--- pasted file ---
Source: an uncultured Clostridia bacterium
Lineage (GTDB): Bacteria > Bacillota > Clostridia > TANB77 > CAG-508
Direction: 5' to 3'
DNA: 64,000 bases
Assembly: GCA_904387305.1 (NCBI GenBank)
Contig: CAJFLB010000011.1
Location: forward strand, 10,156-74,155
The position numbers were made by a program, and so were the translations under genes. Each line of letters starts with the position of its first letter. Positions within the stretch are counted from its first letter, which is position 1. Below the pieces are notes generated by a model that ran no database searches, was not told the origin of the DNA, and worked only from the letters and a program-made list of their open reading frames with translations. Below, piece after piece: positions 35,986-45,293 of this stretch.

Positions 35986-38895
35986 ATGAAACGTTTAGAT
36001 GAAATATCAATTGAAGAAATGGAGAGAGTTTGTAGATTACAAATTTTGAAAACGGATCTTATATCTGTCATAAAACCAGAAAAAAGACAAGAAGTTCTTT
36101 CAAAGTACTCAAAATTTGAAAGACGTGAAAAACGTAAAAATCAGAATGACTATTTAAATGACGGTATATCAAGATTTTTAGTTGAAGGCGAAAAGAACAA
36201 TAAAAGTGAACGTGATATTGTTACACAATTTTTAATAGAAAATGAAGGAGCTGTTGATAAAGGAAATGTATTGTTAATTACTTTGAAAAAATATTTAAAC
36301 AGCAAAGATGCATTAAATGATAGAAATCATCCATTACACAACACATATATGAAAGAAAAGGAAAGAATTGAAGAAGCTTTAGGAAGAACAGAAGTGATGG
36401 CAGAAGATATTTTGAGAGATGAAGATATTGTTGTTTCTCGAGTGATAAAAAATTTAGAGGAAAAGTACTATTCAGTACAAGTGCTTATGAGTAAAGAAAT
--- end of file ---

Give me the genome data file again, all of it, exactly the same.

Source: an uncultured Clostridia bacterium
Lineage (GTDB): Bacteria > Bacillota > Clostridia > TANB77 > CAG-508
Direction: 5' to 3'
DNA: 64,000 bases
Assembly: GCA_904387305.1 (NCBI GenBank)
Contig: CAJFLB010000011.1
Location: forward strand, 10,156-74,155
The position numbers were made by a program, and so were the translations under genes. Each line of letters starts with the position of its first letter. Positions within the stretch are counted from its first letter, which is position 1. Below the pieces are notes generated by a model that ran no database searches, was not told the origin of the DNA, and worked only from the letters and a program-made list of their open reading frames with translations. Below, piece after piece: positions 35,986-45,293 of this stretch.

Positions 35986-38895
35986 ATGAAACGTTTAGAT
36001 GAAATATCAATTGAAGAAATGGAGAGAGTTTGTAGATTACAAATTTTGAAAACGGATCTTATATCTGTCATAAAACCAGAAAAAAGACAAGAAGTTCTTT
36101 CAAAGTACTCAAAATTTGAAAGACGTGAAAAACGTAAAAATCAGAATGACTATTTAAATGACGGTATATCAAGATTTTTAGTTGAAGGCGAAAAGAACAA
36201 TAAAAGTGAACGTGATATTGTTACACAATTTTTAATAGAAAATGAAGGAGCTGTTGATAAAGGAAATGTATTGTTAATTACTTTGAAAAAATATTTAAAC
36301 AGCAAAGATGCATTAAATGATAGAAATCATCCATTACACAACACATATATGAAAGAAAAGGAAAGAATTGAAGAAGCTTTAGGAAGAACAGAAGTGATGG
36401 CAGAAGATATTTTGAGAGATGAAGATATTGTTGTTTCTCGAGTGATAAAAAATTTAGAGGAAAAGTACTATTCAGTACAAGTGCTTATGAGTAAAGAAAT